Bits and Blocks

Serving Localhost to the Web with Reverse Ssh Tunnels

2 minute read Published:

So, you have a webpage on your computer you want to show to a remote person?
Note: If you don’t have a server already, check my last tip. This topic is always a little tricky, so, here’s the basic thing to know, as this is the most frequent use case. Suppose you have a development rails server running on your local computer. You can access this server via curl http://localhost:3000. Which is to say, it’s running on your localhost, on port 3000. You want your client to see it, to give you feedback, but they’re nowhere near you, and you just want a quick way to show it to them.

Saving Time With Tmux

3 minute read Published:

How I use tmux in my workflow to make my life better.
What is a terminal multiplexer, and why do I care? When you split up a terminal screen into sub-terminals, that’s called terminal multiplexing. This is nothing new, GNU Screen has been around since 1987. Tmux is just screen’s younger, nubile cousin. I’m about to explain how this simple technology can: Keep you organized. Lower the bar to get to work. Save you time. Enable teamwork. Here’s a quick demonstration:

Exporting A Zone File From Mediatemple

1 minute read Published:

How to get DNS info out of MediaTemple
I was in the process of moving my DNS from MediaTemple to Route53 and was having trouble making sure I’d moved all of the entries. I decided I’d just export a zone file to do a comparison in a text editor. Surprise! You can’t. Instead, here’s a quick bit of jQuery, which is already available in the MediaTemple control panel. Just navigate to the zone file editor, open your console, and use this:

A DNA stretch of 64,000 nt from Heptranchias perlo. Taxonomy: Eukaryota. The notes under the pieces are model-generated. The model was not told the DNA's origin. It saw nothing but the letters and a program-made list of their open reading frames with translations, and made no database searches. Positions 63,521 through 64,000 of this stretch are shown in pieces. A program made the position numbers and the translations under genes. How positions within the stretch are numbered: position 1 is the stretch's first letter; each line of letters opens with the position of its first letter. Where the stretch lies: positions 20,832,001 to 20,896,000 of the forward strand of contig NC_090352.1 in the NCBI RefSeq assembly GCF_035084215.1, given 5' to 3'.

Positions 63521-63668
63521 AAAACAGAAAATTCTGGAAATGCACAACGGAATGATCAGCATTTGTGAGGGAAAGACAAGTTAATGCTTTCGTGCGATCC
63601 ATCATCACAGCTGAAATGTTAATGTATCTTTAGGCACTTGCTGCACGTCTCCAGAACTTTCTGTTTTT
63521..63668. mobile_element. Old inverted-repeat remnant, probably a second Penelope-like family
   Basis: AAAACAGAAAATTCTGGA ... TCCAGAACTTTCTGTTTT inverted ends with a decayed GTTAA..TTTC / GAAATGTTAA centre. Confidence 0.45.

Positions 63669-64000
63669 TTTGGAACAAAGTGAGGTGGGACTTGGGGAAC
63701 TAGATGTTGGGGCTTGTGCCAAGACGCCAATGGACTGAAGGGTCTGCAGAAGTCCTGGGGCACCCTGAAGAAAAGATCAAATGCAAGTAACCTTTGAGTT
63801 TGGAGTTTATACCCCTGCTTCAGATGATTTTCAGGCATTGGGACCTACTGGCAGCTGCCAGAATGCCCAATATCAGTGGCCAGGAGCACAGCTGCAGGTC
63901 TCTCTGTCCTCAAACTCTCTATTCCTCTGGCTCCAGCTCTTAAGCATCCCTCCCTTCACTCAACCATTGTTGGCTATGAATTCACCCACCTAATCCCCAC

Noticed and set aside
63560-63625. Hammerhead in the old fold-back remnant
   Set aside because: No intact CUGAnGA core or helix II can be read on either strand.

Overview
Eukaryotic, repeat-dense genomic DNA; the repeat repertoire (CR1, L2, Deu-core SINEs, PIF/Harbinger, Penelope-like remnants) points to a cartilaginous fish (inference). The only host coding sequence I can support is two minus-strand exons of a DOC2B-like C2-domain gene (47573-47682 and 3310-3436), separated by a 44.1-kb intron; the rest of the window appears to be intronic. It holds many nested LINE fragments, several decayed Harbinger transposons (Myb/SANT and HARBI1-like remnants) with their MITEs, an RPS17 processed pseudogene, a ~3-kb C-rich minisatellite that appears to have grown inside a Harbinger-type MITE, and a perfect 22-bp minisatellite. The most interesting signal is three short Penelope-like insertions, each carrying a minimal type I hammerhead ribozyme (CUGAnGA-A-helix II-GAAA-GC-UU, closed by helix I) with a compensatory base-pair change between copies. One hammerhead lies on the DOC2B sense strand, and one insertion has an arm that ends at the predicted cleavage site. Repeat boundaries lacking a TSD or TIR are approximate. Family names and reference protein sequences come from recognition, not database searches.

Reducing The Size Of Alpine Docker Images

1 minute read Published:

Why the heck is my alpine docker image so huge? That’s a tough question to answer, especially when you have no idea what’s taking up all of the space. This is a dirty little one-liner that yields a sorted list of all of the packages on your alpine image by size. It does this by Getting the complete list from apk info Iterating over the results to ask apk for its size Removing the blank lines Combining the size lines and the name lines Sorting by size apk info | while read a; do apk info -s $a; done | awk NF | sed 'Ns/\n/ /' | sort -k4 -n It may be ugly, but now I can make an informed decision about wether or not there are binaries that can be axed.

What Process Is Hogging My Port On Mac Os

1 minute read Published:

Address already in use Damn. Did I leave a server running somewhere? Sometimes you’re not sure where you left a server running, or where something is running you never knew about. I’m finally writing this down, as I always have to look it up. I found this solution in a StackOverflow post. Here’s how to get all of the processes by what port they’re using. sudo lsof -iTCP -sTCP:LISTEN -n -P As A Shell Function Looking at it, I realized I would never remember it, given how infrequently I need it.

Why Choose Vim

3 minute read Published:

TLDR Choosing a text editor is a very personal decision. You grow with your editor, as your editor grows with you. As I use my text editor more and more over the years, I’m constantly constantly learning new techniques for working more efficiently. Some of them stick, others are forgotten. I find that sequences and shortcuts that I most use stay. But just as importantly VIM accommodates my changing needs through configuration, plugin, or otherwise.

A Single Singleton in Ruby

4 minute read Published:

What is a singleton anyway?
The singleton design pattern I’m relatively new the the concept of the singleton, even though I’ve been programming for a number of years. I’ve run into several instances in which I new that this was exactly what I needed, but did not have a name for it. Here, I’m going to try to explain it to myself a year ago. There are a few questions I’ll try to address.

The Mysteries of the Ruby Heredoc

4 minute read Published:

A few tips on the ruby heredoc.
As of writing this, I’m running Ruby version 2.3.0. Not all of this, particularly the stripped heredoc, is available in plain ruby before 2.3.0. Heredoc Basics So, you need a string that’s longer than a line, and you’re sick of quotes and backslashes? And you might like to retain formatting? You want string interpolation too? Enter, heredoc. Here’s your basic, run of the mill, heredoc. You’ll notice we use the <<- operator, and our safe-word, which we will use to end the heredoc.